Mapping Methodism – Trendrine Wesleyan Chapel

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Trendrine (TR26 3BW) is off the B3306 road between Hellesveor and Zennor. It is in the parish of Zennor and is an unspoilt coastal hamlet set in the ancient field system of this part of Cornwall. Trendrine Hill is of historic importance due to round barrows and there is much evidence of settlements in the area dating back hundreds of years. This profile of the Wesleyan Chapel has been compiled by Val Thomas of St Ives Old Cornwall Society.

Trendrine Chapel (Image from the David Allan Collection held by the St Ives Museum)

1841: The census shows Trendrine has 9 separate dwellings with 34 people registered in the hamlet.

1843: This chapel was founded in a converted farm building and had seats for 90.

1851: William Burgess completed the return for the chapel.

1871: There are 6 dwellings on the census with tin mining and farming the main occupations.

1873:  It is shown as an “other preaching place” and reports 100 seats.

1877-1887: When looking at the map which was published in 1887 there are several homes and the chapel.

1904: 188 acres of land at Trendrine were sold as part of the Duke of Bolton’s Estate. He was a very important landowner until this time but on his death his estate in Penwith appears to have been sold, much of it to Mr Edward Hain who was a large shipping owner from St Ives.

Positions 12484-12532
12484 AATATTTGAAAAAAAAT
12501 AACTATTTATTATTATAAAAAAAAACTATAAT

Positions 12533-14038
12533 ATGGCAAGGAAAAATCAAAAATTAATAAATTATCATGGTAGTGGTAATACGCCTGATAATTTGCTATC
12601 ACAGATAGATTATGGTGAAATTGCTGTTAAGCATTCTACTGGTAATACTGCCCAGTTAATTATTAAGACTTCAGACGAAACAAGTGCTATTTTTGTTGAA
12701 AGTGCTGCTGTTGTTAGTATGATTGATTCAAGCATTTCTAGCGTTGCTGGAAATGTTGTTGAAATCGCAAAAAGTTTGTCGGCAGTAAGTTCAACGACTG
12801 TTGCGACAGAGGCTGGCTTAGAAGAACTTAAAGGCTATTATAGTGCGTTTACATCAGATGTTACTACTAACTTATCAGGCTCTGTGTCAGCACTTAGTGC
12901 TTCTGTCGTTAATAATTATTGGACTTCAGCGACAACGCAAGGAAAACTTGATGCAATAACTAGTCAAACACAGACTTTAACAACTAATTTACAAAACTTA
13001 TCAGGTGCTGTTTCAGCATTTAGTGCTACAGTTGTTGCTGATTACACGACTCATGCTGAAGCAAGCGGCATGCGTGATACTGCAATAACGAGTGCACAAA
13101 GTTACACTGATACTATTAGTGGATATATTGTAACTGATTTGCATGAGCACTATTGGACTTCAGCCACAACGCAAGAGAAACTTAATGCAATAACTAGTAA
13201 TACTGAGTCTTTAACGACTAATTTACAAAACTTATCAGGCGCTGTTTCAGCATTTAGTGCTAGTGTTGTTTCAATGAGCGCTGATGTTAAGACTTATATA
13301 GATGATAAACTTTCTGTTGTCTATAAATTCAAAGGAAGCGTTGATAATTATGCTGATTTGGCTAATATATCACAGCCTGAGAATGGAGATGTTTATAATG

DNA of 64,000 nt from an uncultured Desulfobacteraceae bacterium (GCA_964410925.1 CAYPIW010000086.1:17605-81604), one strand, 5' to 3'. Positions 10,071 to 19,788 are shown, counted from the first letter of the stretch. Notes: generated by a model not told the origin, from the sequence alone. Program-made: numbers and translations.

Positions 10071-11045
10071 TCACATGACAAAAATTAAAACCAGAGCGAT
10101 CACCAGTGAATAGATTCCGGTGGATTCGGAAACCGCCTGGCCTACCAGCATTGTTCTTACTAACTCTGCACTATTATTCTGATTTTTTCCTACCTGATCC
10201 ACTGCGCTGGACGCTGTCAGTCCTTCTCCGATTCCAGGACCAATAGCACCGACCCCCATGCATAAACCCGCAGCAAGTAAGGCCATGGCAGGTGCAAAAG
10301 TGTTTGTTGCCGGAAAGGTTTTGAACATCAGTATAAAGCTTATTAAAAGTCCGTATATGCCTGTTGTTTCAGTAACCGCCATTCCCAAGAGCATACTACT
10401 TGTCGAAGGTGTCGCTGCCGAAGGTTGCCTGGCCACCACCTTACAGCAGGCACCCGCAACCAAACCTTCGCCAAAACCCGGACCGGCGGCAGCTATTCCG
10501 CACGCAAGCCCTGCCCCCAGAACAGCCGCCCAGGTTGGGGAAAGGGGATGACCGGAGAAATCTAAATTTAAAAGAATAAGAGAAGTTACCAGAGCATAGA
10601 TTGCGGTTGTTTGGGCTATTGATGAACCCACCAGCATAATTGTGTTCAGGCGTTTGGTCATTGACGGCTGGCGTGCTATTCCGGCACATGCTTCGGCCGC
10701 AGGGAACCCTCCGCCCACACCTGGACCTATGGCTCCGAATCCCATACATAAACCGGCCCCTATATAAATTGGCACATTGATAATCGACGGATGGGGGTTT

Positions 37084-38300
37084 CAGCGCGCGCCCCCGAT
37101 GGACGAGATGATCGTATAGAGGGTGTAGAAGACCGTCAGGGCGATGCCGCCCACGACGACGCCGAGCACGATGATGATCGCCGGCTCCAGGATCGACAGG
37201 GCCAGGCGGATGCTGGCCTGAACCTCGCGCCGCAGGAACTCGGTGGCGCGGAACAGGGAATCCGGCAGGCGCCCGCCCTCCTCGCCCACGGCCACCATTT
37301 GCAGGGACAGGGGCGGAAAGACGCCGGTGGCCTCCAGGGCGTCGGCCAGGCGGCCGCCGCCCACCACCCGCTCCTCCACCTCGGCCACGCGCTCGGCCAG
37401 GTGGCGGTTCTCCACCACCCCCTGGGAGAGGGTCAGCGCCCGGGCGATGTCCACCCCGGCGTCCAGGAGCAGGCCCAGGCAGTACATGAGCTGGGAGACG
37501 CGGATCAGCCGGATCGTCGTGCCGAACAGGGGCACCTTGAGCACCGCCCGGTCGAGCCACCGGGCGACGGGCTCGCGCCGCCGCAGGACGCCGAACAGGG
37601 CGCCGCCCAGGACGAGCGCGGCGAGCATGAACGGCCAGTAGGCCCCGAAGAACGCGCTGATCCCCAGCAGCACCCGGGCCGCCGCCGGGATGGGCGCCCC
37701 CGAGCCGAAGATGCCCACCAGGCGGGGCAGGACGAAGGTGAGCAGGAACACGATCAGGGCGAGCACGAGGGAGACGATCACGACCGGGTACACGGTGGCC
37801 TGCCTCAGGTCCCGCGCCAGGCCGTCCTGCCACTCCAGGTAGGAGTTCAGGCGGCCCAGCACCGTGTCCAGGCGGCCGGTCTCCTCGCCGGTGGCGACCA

1906: Only Philip Eddy is shown on the Towednack Polling register as living in Trendrine.

1908: The hamlet seems to consist of just the enclosed farmyard and a few homes. The Chapel is clearly named though.

1924: The electoral register shows John Quick Eddy, Nannie Penrose Eddy, Philip Osborne Eddy and Jane Quick Eddy living at Trendrine.

1930: Trendrine formed part of the Porthia Estate which was being sold by the owner, Mrs Kate Bullivant who inherited it on the death of Edward Hain. The farm is 190 acres and let to Mr A.C. Eddy; house, building and cottage. The Eddy family lived there until 1944 and one of the hills is known as ‘Buttermilk Hill’ as they kept Guernsey cows for their milk, cream and butter. The family won many awards for their milking and butter production, including a butter competition held in Northallerton, Yorkshire in 1913. Mrs Eddy of Trendrine, Zennor was an aunt to Dr John Quick who received a knighthood in Australia in 1901. After this the farm was taken over by the Nankervis family.

I can find no newspaper entries regarding the chapel at all, and there appear to be no records as such.

Trendrine has many ‘listed’ features including Trendrine Cottage, front garden wall and gate piers, the farm buildings immediately west of Trendrine cottage. Walk 1081, the St Ives and Coastal Path from Zennor walk through the fields takes you through the farmyard of the house.

The farm pictured recently

The closure date is being sought.

 

Resources:

(Image from the David Allan Collection held by the St Ives Museum)

West Penwith Resources:  Chapel part 3 and The Porthia Estate particulars,

National maps of Scotland

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